Two-thirds into the Northwoods music festival known as Moondance Jam, the buzz in the crowd centered around staying cool and John Fogerty's setlist.

As the temps soared into the upper 80's, the sound of air conditioners and generators filled the otherwise musical air in the campgrounds. Fewer clothes and more beers seemed to be the tactic employed by most Moondancers on Friday afternoon.

By 3, most had struck up the courage to venture onto the blazing hot main stage grounds to rock out with cover band Them Pesky Kids. Built from several accomplished musicians that have toured and played with everyone from Zakk Wyld to Blackfoot and Steven Tyler, TPK ran the gamut of their repertoire for a little over an hour. Taking on songs by Muse, Buckcherry and even KISS, they received a hearty applause at the end.

Next up were relative new-comers Cavo, a St. Louis mainstay, rocking what has been called a post-grunge hard rock sound. Moondance has successfully brought a mixture of genres to the stage this year, and the addition of melodic rockers like Hinder and Three Days Grace really give you a feel for the direction rock is heading.

Cavo thrilled their fans with a blood and guts version of the song that launched their career; Champagne. Launching into the rowdy Thick As Thieves and the explosive Crash, they displayed a unique energy that bands with more experience seem to cast off in favor of just walking through their hits. Their set, energy and sound were reminiscent of late 90's live performances by Soundgarden, Stone Temple Pilots and Pearl Jam.

An oft-used strategy by Moondance organizers was apparent more this year than ever; alternating well-established classic rockers with relatively new bands, intertwined with a cadre of up-and-coming rockers. New rockers Cavo gave way to guitar legend Don Felder. As one of The Eagles, Felder created some of the most recognizable riffs and solos in all of rock history.


Surprisingly, he opened his show with Hotel California. Using the signature double-necked 12/6 string guitar, the opening licks had the crowd going wild immediately, with several festival-goers running into the grounds when they heard the first notes. Changing out four different guitars (both Gibson and Fender) during his hour and a half set, it was like being at an Eagles concert. Running through a dozen of the Eagles' biggest hits, he also tossed in two new songs from his forthcoming October release. In addition, Felder and his amazingly tight band laid out Stevie Ray Vaughn's Pride And Joy and a personal favorite of mine, Heavy Metal (Hitchin' A Ride). The highlights included a vocally pristine rendition of Seven Bridges Road, the closer; Life In The Fast Lane and an encore of Take It Easy.

Don's singing was as you would expect, since he sang harmony in The Eagles, virtually flawless. His voice soared through the lyrics as if he were channeling the other members of his frequently troubled former band, while lending his own sound to them. His band was comprised of similar-voiced perfection, nailing the harmonies for each song.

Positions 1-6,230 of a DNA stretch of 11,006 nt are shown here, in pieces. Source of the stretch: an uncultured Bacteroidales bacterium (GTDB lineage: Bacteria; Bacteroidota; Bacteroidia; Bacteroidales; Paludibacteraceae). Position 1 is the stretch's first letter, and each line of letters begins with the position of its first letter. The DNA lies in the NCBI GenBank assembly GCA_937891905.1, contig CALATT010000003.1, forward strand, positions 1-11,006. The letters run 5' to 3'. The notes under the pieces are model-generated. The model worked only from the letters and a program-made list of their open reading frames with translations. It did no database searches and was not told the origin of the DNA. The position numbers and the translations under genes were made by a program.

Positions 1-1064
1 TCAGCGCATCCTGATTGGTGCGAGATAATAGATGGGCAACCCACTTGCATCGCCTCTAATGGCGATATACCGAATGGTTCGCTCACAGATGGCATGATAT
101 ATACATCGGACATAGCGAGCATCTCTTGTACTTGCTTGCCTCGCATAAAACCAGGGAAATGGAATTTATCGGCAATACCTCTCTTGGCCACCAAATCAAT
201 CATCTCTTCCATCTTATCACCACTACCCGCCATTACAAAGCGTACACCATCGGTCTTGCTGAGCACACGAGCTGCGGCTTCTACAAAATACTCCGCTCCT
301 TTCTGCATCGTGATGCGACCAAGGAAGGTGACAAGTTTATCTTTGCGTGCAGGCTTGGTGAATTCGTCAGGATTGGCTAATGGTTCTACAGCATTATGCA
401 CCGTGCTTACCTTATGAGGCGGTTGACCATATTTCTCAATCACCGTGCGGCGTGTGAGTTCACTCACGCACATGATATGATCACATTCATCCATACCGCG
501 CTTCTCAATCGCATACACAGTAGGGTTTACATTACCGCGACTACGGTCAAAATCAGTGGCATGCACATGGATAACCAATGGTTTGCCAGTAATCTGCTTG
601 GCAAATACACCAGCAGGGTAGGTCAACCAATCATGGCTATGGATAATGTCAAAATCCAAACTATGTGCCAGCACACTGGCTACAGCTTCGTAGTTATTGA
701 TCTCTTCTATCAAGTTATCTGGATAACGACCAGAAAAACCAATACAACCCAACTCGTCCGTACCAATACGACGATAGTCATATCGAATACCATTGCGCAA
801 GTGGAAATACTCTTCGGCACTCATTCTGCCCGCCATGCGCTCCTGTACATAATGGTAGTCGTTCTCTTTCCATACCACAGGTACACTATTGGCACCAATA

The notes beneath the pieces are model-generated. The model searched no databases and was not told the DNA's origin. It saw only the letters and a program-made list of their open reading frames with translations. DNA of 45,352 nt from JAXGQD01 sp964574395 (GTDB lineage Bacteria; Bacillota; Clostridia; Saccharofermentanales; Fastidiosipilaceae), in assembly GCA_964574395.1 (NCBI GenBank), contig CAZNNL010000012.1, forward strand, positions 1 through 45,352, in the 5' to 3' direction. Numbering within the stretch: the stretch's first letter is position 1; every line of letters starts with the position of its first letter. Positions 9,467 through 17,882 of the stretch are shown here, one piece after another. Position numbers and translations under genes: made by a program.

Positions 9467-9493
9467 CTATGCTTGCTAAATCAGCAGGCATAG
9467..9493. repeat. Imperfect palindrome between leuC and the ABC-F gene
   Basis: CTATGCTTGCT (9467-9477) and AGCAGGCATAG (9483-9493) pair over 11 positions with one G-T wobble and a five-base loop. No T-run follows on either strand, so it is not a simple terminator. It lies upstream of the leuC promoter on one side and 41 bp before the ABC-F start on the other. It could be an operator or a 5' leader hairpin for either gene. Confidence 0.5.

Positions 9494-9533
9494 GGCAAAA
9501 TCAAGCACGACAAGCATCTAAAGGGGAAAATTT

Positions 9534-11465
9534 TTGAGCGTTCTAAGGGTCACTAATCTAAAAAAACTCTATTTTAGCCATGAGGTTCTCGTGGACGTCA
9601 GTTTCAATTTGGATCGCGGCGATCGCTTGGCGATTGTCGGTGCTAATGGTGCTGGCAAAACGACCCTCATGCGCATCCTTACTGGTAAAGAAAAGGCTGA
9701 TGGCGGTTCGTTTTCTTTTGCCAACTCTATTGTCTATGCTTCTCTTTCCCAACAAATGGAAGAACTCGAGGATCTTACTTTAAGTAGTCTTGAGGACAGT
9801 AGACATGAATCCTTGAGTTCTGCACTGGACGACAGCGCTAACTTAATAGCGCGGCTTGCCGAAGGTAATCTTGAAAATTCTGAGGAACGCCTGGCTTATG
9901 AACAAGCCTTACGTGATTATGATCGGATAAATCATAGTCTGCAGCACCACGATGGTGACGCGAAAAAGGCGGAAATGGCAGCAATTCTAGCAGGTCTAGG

Afterwards, as he made his way back to a meet and greet, he stopped along the backstage barriers to shake hands, sign autographs and chat with fans. Even as a light rain began to fall, he made it a point to pose for several hastily framed fan photos, until a security guard whisked him away.

Melodic rockers Three Days Grace have been doing shows about once a week since the beginning of their tour in June, making Moondance just the 6th live show they've done this year. Although seasoned road rockers, the performance was like it was their first show on the tour, working the crowd several times during the performance, and interacting with each other on stage like they were teens at a battle of the bands. It's obvious the Canadian boys were feeding off the vibe from the appreciative crowd.

Fists in the air and scantily-clad young women were the most common sight during their hour and 15 minute set that included I Hate Everything About You, Animal I Have Become and Never Too Late. Lost In You got a particularly loud applause as did their new songs from the forthcoming album "Transit Of Venus."

Most of the Jammers Friday night were awaiting the return of one of the most electrifying performers in recent Moondance memory. John Fogerty jumped onto stage just after 11 and launched into Creedence Clearwater Revival fav Hey Tonight. He's a story-teller, no doubt, regaling the crowd with the inspiration for the song Who'll Stop The Rain. He recounted CCR's performance at another legendary outdoor festival, Woodstock. "We were gettin' ready to play and it was rainin', " he said, " and I looked out over the crowd of thousands and I didn't see one umbrella!".


The first set was flush with CCR tunes and a few solo tracks like Hot Rod Heart from the album "Blue Moon Swamp". Halfway through, he threw the crowd a curve ball; covering Roy Orbison's Pretty Woman. It received one of the loudest receptions of the Jam so far. Though he did roll-out two selections (Rock & Roll Girls and Old Man Down The Road) off what is his most popular album, "Centerfield", he did not play the title track. In viewing set lists from his recently completed European tour, that song was noticeably absent. One wonders if Fogerty just dislikes the song, or if he feels we've heard it enough. I for one, agree with the latter. A hard-charged and revved-up take on Fortunate Son seemed to strain Fogerty's voice a bit, but he recovered nicely with the closer Up Around The Bend and the encore of Proud Mary.

His playing was vibrant and meticulous, often venturing off the map for solos. The band as a unit provided a solid core for John's songs. CCR and Fogerty lovers alike seemed more than happy with the performance, as the crowd continued to chat about the set during their departure from the grounds.